“We pride ourselves on our multiculturalism and inclusiveness, but what kind of message are we sending to visitors and new Canadians from that region (South Africa) when they see this racial slur being used for a trendy ingredient with no thought as to how hurtful it might be to a segment of our own population?”The Vancouver Sun reports on the increasingly popular southeast Asian lime with the shockingly racist but obscure in Canada name.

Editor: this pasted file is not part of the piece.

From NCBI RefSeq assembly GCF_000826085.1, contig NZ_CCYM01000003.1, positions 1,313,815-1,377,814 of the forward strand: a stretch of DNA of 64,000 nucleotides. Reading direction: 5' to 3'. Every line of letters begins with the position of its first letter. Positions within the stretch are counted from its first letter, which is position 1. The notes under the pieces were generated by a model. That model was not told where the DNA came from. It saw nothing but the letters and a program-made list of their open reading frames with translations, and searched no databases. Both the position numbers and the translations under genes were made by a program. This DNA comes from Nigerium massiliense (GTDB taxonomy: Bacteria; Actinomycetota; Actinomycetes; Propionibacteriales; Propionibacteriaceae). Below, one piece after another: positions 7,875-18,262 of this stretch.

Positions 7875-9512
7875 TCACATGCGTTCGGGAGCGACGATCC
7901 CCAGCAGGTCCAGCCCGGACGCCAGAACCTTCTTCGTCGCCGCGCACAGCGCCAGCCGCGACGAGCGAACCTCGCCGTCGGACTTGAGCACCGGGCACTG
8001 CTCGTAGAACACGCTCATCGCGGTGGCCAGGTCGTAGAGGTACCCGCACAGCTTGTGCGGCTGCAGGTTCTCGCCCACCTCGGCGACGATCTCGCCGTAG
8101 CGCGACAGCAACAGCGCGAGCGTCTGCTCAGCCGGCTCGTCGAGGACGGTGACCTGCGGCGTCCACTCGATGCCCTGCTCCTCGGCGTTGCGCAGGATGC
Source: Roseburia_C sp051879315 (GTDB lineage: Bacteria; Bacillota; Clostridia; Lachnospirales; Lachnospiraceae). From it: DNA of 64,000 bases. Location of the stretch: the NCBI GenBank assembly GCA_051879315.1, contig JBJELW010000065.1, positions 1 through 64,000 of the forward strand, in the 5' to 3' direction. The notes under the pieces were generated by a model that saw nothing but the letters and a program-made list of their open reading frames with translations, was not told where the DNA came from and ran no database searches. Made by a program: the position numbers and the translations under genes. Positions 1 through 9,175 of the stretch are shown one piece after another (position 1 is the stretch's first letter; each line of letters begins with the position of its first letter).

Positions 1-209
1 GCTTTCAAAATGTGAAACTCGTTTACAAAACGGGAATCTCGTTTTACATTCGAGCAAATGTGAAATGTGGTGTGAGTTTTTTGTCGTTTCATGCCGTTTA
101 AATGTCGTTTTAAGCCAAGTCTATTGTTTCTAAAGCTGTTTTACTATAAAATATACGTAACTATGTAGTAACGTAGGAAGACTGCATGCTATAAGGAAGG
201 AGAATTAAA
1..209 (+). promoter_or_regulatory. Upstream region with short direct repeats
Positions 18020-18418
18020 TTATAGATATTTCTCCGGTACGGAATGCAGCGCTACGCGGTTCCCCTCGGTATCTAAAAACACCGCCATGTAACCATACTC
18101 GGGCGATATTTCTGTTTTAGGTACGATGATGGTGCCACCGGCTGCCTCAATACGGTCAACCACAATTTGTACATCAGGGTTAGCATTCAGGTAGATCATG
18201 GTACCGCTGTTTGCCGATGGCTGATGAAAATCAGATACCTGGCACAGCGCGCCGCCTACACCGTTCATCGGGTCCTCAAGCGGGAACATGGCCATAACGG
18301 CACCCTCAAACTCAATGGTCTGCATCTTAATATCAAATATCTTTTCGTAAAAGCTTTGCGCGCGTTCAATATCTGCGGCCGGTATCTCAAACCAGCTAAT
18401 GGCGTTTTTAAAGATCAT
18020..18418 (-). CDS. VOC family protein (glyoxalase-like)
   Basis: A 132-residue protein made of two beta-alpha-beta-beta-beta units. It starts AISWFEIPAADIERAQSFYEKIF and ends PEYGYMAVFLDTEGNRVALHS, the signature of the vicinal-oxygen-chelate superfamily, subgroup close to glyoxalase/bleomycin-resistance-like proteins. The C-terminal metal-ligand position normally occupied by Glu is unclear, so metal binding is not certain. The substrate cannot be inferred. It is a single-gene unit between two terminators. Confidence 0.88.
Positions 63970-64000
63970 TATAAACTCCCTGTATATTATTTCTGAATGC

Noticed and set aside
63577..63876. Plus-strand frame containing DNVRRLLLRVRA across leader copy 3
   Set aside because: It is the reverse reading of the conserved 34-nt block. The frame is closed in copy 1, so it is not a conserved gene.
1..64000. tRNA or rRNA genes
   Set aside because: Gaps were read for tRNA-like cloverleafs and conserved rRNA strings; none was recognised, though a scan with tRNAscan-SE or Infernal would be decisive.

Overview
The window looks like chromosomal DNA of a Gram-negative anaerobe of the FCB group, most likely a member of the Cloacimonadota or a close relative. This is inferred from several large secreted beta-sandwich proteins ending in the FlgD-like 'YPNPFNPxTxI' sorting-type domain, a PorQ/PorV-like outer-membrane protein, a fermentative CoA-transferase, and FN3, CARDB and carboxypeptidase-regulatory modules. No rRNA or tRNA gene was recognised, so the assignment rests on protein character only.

An Encyclopedia of Swearing by Geoffrey Hughes notes the original meaning of the K-word is derived from the Arabic kafir, which means an unbeliever of Islam, also known as an infidel. It was used by Arab traders to refer to the indigenous peoples of Africa, then taken up by Portuguese sailors and subsequently picked up by Dutch and British colonists, especially in South Africa. By the 1800s, it was viewed as a racial slur and became increasingly taboo, and by 1976 the K-word was actionable in court in South Africa as crimen injuria. Some readers may recall that apartheid only ended in 1994, so the fact that this term was considered an affront to a person’s dignity prior to the abolition of apartheid should give cause for pause. Food writer Mick Vann has explained that the K-word was linked to the lime because the non-white workers used this lime in their cooking.
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